The Spiderskin spell in Spell Compendium gives the target several bonus, each being a +1 every three caster levels, no cap, to a different number.

In the spell's text, there's a long sentence that says "This means A, B and C get +2 at level 6, +3 at level 9, +4 at level 12 and +5 at level 15."
It isn't the exact quote but the spirit is they give out the stats up to level 15 only, while the spell has no cap.

The limit at +5 is some sort of staple for at least one of the values the spell changes, which is an enhancement bonus to natural armor class, pre-epic.

In such a case, is it sufficient for the example not saying "and so on" to infer the cap, or is there any rule that says that the spell text takes precedence over the examples, the same ways text trumps tables?


2 Answers 2


The lack of 'and so on' implies absolutely nothing

RAW only deals in what is written, not in anything that is implied or could be implied. The spell specifies no cap and as a result has no cap. It could be that they intended to write in a cap, it could be that the editor forgot to add 'and so on', it could be that the author happened to be drunk that day. Either way, RAW doesn't deal win implication, similarity, sense, sanity, or anything but the wording written into the spell. There's no cap.

  • 3
    \$\begingroup\$ The version of the same spell in Underdark does cap it. The Spell Compendium came out two years later (AFAIK) and doesn't. It's a very strange editing decision on someones part. \$\endgroup\$
    – Tridus
    Feb 7, 2014 at 2:08
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    \$\begingroup\$ Last source published is valid as far as RAW goes, though. Again, RAW doesn't deal in similarity or sanity, and RAW is the tag on the question. If @Zachiel wanted reasonable he would've used another tag. \$\endgroup\$ Feb 7, 2014 at 2:15
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    \$\begingroup\$ Wasn't disagreeing with you, I think the answer is right. :) Just fond it worth noting that it was in a previous version and not in the newer version, even though the example text is similar except for "to a maximum of" being removed, and a math error being fixed. \$\endgroup\$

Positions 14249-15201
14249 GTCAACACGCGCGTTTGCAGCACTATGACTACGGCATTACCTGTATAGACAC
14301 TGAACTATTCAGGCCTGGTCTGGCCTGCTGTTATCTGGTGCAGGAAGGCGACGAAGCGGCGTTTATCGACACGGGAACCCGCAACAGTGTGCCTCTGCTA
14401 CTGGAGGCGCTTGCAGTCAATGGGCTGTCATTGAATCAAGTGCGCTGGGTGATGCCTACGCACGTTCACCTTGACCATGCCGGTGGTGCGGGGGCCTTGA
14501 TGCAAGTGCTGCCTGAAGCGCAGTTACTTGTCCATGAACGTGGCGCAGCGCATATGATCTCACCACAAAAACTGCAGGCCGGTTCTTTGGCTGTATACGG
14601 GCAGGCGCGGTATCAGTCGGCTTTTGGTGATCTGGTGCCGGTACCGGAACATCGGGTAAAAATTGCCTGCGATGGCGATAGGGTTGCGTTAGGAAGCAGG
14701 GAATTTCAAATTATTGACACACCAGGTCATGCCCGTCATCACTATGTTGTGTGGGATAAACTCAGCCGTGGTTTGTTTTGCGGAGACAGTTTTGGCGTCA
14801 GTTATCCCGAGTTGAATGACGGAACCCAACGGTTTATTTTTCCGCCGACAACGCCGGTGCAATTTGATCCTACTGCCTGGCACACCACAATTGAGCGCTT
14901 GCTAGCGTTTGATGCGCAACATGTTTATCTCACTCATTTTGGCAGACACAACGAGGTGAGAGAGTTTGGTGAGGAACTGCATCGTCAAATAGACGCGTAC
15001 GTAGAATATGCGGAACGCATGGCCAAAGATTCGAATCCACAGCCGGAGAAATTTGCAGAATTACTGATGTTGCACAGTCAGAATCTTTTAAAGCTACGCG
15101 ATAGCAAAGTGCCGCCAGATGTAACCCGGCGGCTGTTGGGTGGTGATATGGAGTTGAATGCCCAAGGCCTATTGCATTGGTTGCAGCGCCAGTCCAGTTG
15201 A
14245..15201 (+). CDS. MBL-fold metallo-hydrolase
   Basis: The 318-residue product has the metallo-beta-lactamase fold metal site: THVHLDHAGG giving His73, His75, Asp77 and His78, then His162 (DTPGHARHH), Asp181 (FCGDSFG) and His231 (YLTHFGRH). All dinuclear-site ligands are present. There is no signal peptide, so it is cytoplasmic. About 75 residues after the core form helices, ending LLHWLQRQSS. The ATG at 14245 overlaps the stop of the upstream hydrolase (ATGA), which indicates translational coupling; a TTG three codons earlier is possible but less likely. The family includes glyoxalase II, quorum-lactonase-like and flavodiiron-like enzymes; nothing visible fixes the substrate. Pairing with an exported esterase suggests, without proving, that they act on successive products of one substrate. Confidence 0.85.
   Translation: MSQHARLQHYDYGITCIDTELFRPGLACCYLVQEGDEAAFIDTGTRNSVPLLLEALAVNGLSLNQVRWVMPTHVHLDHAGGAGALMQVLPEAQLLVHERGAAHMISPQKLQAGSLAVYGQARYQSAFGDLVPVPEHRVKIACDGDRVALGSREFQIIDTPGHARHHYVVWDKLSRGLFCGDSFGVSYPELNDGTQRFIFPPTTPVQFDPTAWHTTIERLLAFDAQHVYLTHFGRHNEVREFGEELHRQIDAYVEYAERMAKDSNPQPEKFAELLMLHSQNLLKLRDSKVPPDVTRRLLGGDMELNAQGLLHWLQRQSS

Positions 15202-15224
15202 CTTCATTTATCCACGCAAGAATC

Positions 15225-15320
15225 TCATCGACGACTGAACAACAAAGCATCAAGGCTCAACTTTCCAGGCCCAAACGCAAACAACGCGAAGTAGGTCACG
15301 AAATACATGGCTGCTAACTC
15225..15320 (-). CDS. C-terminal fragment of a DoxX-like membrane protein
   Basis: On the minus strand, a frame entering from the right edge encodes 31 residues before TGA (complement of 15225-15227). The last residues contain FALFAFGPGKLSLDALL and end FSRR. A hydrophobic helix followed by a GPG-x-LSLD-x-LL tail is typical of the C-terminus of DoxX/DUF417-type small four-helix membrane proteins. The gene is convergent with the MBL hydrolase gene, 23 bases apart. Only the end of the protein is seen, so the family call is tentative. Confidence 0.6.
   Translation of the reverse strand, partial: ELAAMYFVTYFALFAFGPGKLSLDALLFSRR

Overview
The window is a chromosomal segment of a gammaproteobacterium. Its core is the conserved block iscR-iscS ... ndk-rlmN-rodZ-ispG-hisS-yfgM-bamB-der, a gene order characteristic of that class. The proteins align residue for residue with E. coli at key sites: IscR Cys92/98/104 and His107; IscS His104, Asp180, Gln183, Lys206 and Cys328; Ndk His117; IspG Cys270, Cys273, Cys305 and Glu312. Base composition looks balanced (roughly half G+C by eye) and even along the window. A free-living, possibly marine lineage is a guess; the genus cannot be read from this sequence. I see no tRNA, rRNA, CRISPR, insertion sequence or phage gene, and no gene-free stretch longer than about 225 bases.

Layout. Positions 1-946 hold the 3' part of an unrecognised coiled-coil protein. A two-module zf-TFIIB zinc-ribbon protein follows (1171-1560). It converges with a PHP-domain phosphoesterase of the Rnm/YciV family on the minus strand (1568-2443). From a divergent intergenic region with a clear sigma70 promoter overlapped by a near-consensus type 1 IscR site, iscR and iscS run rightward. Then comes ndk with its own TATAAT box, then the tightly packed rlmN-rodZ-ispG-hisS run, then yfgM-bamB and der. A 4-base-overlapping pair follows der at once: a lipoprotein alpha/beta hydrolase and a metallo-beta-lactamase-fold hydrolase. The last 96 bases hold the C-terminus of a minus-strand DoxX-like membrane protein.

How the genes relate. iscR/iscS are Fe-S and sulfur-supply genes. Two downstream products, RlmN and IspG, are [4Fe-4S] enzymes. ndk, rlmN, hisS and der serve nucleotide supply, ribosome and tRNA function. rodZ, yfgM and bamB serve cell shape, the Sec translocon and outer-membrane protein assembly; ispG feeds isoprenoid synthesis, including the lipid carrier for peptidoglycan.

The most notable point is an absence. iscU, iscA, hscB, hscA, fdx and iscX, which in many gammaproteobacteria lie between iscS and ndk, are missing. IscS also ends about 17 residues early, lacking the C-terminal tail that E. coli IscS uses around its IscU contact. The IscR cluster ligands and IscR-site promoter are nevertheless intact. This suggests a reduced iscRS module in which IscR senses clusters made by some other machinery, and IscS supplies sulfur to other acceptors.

– Tridus
    Feb 7, 2014 at 2:17
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    \$\begingroup\$ @Lord_Gareth Last source is not valid as far as RAW goes, primary source is. Spell Compendium asserts its primary status in its introduction, and therefore “wins,” but if it didn’t the primary source is usually the first publication. \$\endgroup\$
    – KRyan
    Feb 7, 2014 at 2:32
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    \$\begingroup\$ But based on @Tridus’s citation, it would appear that the cap was removed (one presumes intentionally) and the example was merely not updated to match (much as SevenSidedDie suggests, in fact). \$\endgroup\$
    – KRyan
    Feb 7, 2014 at 2:35

Actual rules always trumps examples of those rules in use.

You will often find that examples in RPGs don't match the text—it's very common for rules to be tweaked after the examples have been written, and for the editor to not notice that the example has become out of date. This results in publishing RPGs with examples that contradict the rules, a common pet peeve of RPG reviewers.

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    \$\begingroup\$ +1 for truth - example members of PrCs are a big offender here, as many of them don't qualify for their own classes. \$\endgroup\$ Feb 7, 2014 at 2:15
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    \$\begingroup\$ Abjurant Champion is a classic example, with the description talking up using the class abilities on Mage Armor... which isn't an Aburjation and can't benefit from the class abilities. \$\endgroup\$
    – Tridus
    Feb 7, 2014 at 2:19
  • \$\begingroup\$ @Lord_Gareth Example builds are a different paragraph, this example is in the text of the spell itself. Knowing how fluff and crunch are mixed in 3.5 I won't bet a dime on this actually being different from that samples but... it still feels different. \$\endgroup\$
    – Zachiel
    Feb 7, 2014 at 16:01

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